Since 2009, the number of applications for a non-molestation order have steadily increased. In the period January to March 2019, the number of applications for non-molestation orders increased by 16% when compared with the same period in 2018.
The term non-molestation can be confusing. I have, more than once, when explaining an order to a client, been told “Oh it just means I can’t contact her, I thought she was saying I was a child molester.” In practice, non-molestation orders are used to protect a person from violence, harassment and threats and may simply be an order for there to be no contact, or may include a number of terms for that protection.
Who can make an application for a non-molestation order?
Non-molestation orders can only be applied for by a person against someone they are associated with, within the meaning of the Family Law Act 1996. This includes:
They are, were or intend to be married to each other
They are, were or intend to be civil partners to each other
They are or were cohabitants
They live or have lived in the same household in a familial relationship
They are relatives
They have or have had an intimate personal relationship of significant duration with each other
They are a parent of the same child or have or have had parental responsibility for that child.
(Section 62(3) and (4) of the Family Law Act 1996)
For persons that do not fall into the list above, a non-molestation order cannot be obtained.
How does the court decide whether to make a non-molestation order?
The court should have regard to all the circumstances of the case, including the need to secure the health, safety and well-being of the applicant and of any relevant child (section 42(5) of the Family Law Act 1996).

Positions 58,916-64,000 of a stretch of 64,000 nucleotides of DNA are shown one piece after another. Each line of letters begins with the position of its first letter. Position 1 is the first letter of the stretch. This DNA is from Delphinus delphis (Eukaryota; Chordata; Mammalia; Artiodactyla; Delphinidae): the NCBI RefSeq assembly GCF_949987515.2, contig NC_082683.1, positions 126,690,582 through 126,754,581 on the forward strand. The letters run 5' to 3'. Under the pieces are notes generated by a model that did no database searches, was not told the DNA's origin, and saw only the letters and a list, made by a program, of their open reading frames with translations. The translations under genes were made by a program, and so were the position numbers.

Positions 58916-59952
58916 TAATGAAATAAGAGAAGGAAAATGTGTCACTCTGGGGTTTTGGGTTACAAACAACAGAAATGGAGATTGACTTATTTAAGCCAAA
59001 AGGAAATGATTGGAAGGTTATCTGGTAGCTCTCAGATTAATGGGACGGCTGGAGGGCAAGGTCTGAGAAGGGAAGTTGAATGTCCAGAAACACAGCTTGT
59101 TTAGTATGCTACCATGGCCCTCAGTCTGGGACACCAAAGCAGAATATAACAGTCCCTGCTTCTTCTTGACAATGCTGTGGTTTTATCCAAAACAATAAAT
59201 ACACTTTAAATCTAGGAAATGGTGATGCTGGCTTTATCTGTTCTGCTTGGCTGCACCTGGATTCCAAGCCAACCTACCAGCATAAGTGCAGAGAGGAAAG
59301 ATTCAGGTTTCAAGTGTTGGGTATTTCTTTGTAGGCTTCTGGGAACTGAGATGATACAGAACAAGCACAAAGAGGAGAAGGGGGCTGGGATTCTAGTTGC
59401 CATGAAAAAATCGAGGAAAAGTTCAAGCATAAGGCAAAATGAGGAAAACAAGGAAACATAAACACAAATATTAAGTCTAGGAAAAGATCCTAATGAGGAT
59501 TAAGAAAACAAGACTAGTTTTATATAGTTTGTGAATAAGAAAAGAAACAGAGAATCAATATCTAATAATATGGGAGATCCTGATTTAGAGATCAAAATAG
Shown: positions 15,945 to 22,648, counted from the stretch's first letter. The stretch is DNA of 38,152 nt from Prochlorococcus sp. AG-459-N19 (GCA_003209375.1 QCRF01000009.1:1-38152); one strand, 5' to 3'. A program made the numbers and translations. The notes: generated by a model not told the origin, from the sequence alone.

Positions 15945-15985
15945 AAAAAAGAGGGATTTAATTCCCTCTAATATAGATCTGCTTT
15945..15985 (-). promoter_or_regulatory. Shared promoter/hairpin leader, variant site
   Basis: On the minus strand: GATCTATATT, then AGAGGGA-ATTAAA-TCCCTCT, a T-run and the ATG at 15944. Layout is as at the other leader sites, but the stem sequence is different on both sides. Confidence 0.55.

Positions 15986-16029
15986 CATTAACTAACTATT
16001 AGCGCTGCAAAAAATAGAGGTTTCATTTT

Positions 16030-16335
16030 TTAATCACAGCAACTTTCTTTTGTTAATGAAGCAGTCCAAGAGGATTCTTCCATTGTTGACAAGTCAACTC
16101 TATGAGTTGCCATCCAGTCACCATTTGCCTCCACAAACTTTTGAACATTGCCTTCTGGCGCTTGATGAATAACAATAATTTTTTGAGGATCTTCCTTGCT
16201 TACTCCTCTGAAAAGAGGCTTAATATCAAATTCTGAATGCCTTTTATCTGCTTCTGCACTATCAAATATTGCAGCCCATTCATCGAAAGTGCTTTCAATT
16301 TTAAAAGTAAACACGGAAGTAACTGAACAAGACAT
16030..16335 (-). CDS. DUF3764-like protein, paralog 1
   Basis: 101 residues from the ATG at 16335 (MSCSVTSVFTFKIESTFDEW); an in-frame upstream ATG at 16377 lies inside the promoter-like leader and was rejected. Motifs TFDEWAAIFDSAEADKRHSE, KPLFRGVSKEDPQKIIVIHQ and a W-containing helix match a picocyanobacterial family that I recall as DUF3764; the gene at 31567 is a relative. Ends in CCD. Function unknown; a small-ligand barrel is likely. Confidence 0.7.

The following three principles should be considered by a court in deciding whether to grant a non-molestation order:
There must be evidence of molestation (C v C (Non-molestation order: jurisdiction)  1 FLR 554). This can include acts and threats of violence, abusive communication and harassment.
The applicant or relevant child must need protection.
The court must be satisfied that judicial intervention is necessary to control the respondent’s behaviour that is the subject of the complaint (C v C  EWCA Civ 1625).
What are the terms of a non-molestation order?
There is a standard template non molestation order, which is available to download from the Judiciary website.
The terms of the order should be drafted to appropriately fit the behaviour complained of and the circumstances of the case.
For example, in a case where the behaviour complained of is abusive text messages and the parties share a child, it may be appropriate to include the term “The respondent is forbidden to communicate or attempt to communicate with the applicant (whether by phone, text, e-mail, social media or otherwise) save for through her solicitors or for the purposes of child contact arrangements.”
Non-molestation orders may also include stay away or zonal orders, which are also sometimes referred to as exclusion zones. A zonal order typically prohibits a person from going to or entering a defined area. This could include a building, a road or larger geographical area.
How long do non-molestation orders last?
The duration is at the discretion of the court. A typical length of time is 12 months but orders may be made for a lesser or greater specified period. In some cases, courts may make an order until further order, meaning that the order remains in place until the court discharges the order.
What happens if someone breaches a non-molestation order?
Breach of a non-molestation order, without reasonable excuse, is a criminal offence (section 42A(1) of the Family Law Act 1996). The maximum sentence is 5 years custody. The sentencing council has published sentencing guidelines for the offence for use at criminal sentencing hearings.
Sophia Stapleton is a barrister in chambers practicing family, crime and education law.